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While the Missouri Department of Elementary and Secondary Education works with educators and teachers to meet the educational needs of all students, parents of thousands of special needs students require additional resources to optimally educate their children.
Bryce’s Law, which has been introduced in the Missouri Legislature by state Rep. Dwight Scharnhorst, creates a special needs scholarship tax credit program that would be administered by the Missouri Department of Economic Development (DED). Named after Scharnhorst’s late autistic grandson, Bryce’s Law would allow DED to establish criteria and standards for determining scholarship-granting organizations.
Parents of special needs students would be able to use those scholarships to send their children to a school well-suited to work with them. Legislation would serve students in grades k-12 who currently attend a public school with an Individual Educational Program (IEP), including students such as those who are mentally challenged, speech and language impaired, specific learning disabled, deaf or hard of hearing, visually impaired, dual sensory impaired, physically impaired, emotionally troubled, diagnosed with an autism spectrum disorder, or hospitalized or homebound by illness or disability.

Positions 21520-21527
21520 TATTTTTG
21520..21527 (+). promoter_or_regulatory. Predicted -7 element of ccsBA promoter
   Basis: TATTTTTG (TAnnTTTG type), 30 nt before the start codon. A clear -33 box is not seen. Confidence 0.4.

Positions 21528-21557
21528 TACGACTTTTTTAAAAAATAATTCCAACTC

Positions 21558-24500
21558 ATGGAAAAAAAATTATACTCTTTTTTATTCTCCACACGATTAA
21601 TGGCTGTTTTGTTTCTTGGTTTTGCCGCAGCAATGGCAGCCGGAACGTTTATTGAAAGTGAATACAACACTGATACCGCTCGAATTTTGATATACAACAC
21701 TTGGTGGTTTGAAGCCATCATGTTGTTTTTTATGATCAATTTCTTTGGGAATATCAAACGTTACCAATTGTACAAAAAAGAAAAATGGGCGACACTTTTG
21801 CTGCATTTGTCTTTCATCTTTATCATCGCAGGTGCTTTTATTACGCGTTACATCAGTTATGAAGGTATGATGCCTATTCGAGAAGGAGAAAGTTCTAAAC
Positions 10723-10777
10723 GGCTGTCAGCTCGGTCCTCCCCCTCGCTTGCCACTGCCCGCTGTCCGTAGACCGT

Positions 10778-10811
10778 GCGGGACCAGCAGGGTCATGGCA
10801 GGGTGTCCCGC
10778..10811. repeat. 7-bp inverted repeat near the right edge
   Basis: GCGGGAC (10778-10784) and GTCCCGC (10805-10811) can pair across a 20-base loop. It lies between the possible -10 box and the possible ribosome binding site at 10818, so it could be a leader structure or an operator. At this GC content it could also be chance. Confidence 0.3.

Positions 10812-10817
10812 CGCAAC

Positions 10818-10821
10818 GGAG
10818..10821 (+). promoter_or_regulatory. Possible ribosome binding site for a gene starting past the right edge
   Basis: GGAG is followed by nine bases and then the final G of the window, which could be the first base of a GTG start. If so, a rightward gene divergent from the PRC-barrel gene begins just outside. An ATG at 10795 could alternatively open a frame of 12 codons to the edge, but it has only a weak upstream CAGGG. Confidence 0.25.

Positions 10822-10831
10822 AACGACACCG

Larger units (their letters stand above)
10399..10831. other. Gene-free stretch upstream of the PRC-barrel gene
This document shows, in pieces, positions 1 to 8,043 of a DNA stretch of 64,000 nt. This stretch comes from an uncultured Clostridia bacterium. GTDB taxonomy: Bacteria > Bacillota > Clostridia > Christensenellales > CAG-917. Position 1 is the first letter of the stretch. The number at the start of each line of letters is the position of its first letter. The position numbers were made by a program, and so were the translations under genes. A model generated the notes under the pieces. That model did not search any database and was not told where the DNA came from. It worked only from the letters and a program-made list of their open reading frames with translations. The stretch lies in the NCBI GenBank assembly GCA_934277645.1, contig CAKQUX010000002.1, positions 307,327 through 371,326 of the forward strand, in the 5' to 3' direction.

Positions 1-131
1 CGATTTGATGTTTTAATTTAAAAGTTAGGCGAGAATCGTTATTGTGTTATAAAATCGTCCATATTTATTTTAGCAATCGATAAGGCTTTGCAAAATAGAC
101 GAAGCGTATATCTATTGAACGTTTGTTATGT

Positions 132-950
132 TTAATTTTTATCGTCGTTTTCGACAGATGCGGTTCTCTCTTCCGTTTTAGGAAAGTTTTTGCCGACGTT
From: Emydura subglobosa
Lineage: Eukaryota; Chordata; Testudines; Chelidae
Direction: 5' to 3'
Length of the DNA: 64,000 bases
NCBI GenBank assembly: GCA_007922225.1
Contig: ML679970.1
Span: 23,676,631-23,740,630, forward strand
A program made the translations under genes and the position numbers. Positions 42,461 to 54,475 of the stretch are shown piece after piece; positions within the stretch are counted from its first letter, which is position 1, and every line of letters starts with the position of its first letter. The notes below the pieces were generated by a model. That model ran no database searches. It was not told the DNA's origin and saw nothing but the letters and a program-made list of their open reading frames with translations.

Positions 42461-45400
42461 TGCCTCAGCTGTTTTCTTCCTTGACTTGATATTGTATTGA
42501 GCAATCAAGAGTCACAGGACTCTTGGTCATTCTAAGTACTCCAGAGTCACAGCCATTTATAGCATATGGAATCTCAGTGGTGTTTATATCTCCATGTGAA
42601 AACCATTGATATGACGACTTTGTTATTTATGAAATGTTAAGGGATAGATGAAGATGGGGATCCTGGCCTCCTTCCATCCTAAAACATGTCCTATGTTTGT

These scholarships would be funded entirely by charitable donations from Missouri taxpayers. Both individual and corporate taxpayers could claim tax credit against the taxpayer’s state tax liability equal to 80 percent of the contribution. Scholarships could be used for payment of tuition and fees as well as transportation costs outside of a resident school district.
Without such assistance, many special needs children have little hope of gaining the education necessary to succeed in society.
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